Chartered Tax Consultant (CTC™): deadline is 28 June

Monday June 26th, 2017 10:51:57 AM
Stage two of CTC™ starts in July and the deadline for applications is this Wednesday 28 June.  If you have completed stage one: Applied Tax, you are eligible to apply.  This qualification will cover a broad range of modules including international tax and accounting for tax.  Contact Amy for more information.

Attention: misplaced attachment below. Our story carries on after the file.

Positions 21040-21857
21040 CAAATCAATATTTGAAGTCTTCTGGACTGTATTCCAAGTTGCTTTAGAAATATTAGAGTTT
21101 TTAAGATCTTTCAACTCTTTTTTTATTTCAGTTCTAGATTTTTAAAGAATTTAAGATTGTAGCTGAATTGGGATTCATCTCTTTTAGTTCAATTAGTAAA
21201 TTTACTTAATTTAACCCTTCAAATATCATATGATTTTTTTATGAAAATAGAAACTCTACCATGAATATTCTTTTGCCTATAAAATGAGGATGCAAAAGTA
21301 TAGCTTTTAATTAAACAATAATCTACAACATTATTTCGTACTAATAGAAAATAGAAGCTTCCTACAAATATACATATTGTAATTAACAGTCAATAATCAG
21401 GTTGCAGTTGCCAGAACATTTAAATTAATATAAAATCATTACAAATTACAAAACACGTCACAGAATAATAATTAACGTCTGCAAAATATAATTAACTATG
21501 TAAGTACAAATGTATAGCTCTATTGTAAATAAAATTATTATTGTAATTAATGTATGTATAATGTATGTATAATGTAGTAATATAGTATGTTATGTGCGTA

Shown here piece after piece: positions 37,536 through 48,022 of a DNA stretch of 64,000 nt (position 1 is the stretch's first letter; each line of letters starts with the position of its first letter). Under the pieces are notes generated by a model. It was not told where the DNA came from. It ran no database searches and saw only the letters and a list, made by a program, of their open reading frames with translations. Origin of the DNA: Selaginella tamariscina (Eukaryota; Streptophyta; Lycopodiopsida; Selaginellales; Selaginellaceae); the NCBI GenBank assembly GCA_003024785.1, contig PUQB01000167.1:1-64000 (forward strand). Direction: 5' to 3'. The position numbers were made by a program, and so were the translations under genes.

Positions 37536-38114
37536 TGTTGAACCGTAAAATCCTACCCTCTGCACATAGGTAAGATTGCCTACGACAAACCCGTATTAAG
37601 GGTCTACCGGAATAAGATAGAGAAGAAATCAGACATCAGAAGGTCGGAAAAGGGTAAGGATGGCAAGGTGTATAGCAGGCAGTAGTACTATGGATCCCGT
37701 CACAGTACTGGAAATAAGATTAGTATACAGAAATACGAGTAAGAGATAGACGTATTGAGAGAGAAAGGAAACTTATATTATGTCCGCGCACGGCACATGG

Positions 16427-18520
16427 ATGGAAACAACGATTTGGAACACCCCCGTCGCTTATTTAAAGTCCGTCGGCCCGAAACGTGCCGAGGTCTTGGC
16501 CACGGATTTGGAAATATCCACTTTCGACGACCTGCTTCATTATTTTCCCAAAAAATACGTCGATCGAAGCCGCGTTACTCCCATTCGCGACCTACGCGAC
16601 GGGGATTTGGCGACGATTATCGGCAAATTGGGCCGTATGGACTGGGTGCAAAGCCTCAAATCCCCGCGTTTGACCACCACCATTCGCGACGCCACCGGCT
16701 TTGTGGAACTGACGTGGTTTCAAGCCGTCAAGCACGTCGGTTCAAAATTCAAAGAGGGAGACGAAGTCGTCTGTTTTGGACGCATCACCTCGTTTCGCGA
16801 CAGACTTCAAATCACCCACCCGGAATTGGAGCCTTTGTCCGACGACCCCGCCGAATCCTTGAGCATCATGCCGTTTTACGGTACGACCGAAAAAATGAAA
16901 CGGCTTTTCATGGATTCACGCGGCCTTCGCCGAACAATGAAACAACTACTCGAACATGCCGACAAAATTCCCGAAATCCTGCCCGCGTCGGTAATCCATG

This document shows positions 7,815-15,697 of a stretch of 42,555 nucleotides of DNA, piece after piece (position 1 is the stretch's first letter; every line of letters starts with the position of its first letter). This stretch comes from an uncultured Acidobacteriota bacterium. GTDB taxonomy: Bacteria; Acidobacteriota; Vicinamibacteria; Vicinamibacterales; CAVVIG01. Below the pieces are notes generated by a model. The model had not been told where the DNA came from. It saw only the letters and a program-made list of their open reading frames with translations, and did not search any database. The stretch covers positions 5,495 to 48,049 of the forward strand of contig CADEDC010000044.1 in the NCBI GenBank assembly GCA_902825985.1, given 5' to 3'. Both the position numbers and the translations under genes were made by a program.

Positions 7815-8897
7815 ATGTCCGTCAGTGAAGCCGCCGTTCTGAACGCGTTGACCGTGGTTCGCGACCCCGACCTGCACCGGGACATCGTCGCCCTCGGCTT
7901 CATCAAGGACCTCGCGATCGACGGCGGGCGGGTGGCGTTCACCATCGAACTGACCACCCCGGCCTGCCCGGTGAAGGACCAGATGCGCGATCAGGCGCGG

Brexit bites 26 June 2017

Monday June 26th, 2017 10:51:27 AM